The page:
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Johnston Memorial Maple Tree

216th Street and Glover Road, Township of Langley, British Columbia, V2Y, Canada

Formally Recognized: 2005/01/01

Johnston Memorial Maple Tree; Township of Langley, 2006
Johnston Memorial Maple Tree in summer 2006
Close-up view of plaque; Township of Langley, 2006
Plaque for the Johnston Memorial Maple Tree
No Image

Other Name(s)

Johnston Tree
Johnston Memorial Maple Tree

Links and documents

Construction Date(s)


Listed on the Canadian Register: 2006/10/23

Statement of Significance

Description of Historic Place

The Johnston Memorial Maple Tree consists of one mature Broad Leaf Maple Tree located at the intersection of 216th Street and Glover Road in the Milner area of the Township of Langley. In front of the tree is a bronze memorial marker that lists the name of the soldier it commemorates and a small tribute.

Heritage Value

Planted in 1923, the Johnston Memorial Maple Tree is significant for its historic and social values, in particular for the man it memorializes and the world-shattering event it remembers.

Arthur Johnston was a grocer and local leader and was one of about 360 men from Langley who went overseas to fight in World War One. He was also one of about 36 who died in the line of duty – in his case at Ypres in 1916. The tree planted as a memorial to his death is located at a prominent intersection in Milner, beside the former location of Milner United Church. Its location and size alone make it a landmark feature of Milner's main road, but its true value lies in its association with Mr. Johnston and the role the tree plays to remind people how World War I touched so many in the community of Langley.

Also associated with this tree are Dr. Benjamin Marr and Archie Payne, Langley residents who were members of the Langley Volunteers division, which fought in France during the war. These two men wanted to honour their fallen comrades by having broad leaf maple trees planted and named after the soldiers. This tree is one of only four WWI memorial trees that have survived in the Township and represents the residents' pride in their community and their civic-mindedness in honouring those who fought and died.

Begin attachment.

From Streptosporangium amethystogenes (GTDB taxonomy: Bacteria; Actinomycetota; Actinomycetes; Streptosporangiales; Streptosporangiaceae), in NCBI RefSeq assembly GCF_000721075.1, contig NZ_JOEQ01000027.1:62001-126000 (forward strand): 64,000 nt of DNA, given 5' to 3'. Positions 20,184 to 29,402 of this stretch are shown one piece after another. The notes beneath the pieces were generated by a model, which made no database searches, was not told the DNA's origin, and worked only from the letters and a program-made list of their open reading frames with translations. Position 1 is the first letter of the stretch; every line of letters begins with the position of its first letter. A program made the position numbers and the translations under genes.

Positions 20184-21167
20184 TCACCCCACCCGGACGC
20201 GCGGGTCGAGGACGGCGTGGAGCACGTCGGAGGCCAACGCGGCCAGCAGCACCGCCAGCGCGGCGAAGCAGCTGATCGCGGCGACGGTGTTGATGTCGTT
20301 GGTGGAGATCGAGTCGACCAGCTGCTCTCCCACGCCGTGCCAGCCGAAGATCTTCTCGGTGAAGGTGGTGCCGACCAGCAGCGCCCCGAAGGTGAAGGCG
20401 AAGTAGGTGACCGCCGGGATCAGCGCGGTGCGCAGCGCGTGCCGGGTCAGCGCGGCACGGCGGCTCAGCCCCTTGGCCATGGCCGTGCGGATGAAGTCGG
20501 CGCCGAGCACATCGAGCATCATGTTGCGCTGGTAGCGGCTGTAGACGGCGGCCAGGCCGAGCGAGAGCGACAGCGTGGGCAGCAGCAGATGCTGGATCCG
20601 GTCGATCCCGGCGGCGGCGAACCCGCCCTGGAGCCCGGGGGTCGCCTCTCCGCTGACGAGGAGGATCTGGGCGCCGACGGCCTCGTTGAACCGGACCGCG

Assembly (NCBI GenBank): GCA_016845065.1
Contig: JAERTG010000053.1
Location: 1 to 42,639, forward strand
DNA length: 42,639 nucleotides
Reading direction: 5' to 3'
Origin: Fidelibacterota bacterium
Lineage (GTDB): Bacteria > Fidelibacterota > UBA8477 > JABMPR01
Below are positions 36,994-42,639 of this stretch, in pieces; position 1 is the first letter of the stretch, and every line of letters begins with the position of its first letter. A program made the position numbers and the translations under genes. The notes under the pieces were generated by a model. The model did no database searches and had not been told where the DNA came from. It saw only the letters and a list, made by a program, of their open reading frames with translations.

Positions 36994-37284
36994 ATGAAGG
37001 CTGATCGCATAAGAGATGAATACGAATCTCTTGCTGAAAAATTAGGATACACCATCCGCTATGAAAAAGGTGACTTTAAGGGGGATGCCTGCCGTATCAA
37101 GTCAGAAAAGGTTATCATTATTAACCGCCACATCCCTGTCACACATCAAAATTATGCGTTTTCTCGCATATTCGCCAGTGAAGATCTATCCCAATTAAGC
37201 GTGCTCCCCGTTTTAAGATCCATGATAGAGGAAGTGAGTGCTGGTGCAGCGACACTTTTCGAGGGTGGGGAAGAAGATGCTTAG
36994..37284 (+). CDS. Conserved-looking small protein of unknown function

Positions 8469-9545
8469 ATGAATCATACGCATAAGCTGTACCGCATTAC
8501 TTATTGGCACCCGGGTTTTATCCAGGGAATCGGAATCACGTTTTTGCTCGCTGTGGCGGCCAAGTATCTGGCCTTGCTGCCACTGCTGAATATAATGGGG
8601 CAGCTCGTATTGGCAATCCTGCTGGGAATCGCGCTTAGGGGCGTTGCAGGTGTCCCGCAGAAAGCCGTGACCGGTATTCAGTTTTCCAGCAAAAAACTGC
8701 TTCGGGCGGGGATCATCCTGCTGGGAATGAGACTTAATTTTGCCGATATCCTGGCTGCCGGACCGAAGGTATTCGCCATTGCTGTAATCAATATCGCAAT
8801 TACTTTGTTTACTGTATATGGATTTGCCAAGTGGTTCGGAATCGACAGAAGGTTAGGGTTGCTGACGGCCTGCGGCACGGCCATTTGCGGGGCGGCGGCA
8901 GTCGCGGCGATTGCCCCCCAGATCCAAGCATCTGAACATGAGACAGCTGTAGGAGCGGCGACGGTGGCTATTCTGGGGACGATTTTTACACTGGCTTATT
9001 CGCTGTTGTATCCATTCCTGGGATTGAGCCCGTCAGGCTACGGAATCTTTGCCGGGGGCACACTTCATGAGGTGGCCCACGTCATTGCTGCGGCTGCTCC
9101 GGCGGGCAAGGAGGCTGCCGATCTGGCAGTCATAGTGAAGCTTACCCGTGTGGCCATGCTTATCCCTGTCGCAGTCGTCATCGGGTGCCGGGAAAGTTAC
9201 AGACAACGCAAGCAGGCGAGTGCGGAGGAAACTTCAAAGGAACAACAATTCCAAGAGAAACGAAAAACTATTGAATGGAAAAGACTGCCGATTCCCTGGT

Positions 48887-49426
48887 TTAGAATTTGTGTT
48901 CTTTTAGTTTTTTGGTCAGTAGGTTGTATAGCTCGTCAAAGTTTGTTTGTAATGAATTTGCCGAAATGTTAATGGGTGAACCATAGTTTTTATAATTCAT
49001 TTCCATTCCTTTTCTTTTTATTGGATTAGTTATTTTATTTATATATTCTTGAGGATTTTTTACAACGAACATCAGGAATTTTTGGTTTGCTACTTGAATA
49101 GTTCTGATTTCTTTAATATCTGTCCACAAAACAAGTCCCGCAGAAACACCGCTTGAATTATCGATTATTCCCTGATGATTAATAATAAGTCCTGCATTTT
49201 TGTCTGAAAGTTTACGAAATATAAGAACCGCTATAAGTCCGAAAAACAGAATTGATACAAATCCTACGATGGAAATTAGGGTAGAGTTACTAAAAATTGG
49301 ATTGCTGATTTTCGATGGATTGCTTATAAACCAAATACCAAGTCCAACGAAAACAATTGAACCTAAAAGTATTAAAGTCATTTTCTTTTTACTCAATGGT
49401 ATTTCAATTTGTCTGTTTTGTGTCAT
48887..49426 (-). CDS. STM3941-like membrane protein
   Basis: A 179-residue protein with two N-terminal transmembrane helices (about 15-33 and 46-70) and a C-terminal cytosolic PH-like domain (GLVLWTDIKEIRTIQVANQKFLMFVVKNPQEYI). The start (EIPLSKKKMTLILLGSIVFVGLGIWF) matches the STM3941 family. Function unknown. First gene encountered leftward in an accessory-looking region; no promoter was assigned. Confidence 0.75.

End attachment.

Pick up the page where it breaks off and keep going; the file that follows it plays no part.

The Maple Tree family is highly significant for its representational and memorial symbolism. Not only are Broadleaf Maples the largest growing maple tree native to BC (reaching up to 36 metres), they are also the symbol of Canada and an early expression of Canada's nationhood. The maple leaf was the first military insignia for Canada, so it is appropriate that a maple tree was chosen to memorialize fallen Canadian soldiers.

The listing of this tree on Langley's Heritage Register demonstrates the commitment of the Township of Langley and its citizens to recognizing and preserving its natural heritage.

Source: Langley Centennial Museum, heritage files

Character-Defining Elements

The character-defining elements of the Johnston Memorial Maple Tree include:
- The strong cultural associations that the community has for this tree, in particular the memorializing of Arthur Johnston and of the First World War.
- The siting and relationship of the tree to the intersection of 216th Street and Glover Road in Milner
- The orientation to Glover Road, which is an important historic road in Milner
- The longevity of this tree on this site
- Its species (Broad Leaf Maple Tree – Acer macrophyllum)
- The deciduous aspect of this tree, which results in the seasonal changes of its colour and canopy
- Its canopy, which consists of a few large, spreading branches supporting a broad crown
- The shallow grooves of the bark, which are a sign of age in this particular type of Maple tree



British Columbia

Recognition Authority

Local Governments (BC)

Recognition Statute

Local Government Act, s.954

Recognition Type

Community Heritage Register

Recognition Date


Historical Information

Significant Date(s)


Theme - Category and Type

Building Social and Community Life
Education and Social Well-Being

Function - Category and Type



Nature Element

Architect / Designer




Additional Information

Location of Supporting Documentation

Langley Centennial Museum, heritage files

Cross-Reference to Collection

Fed/Prov/Terr Identifier




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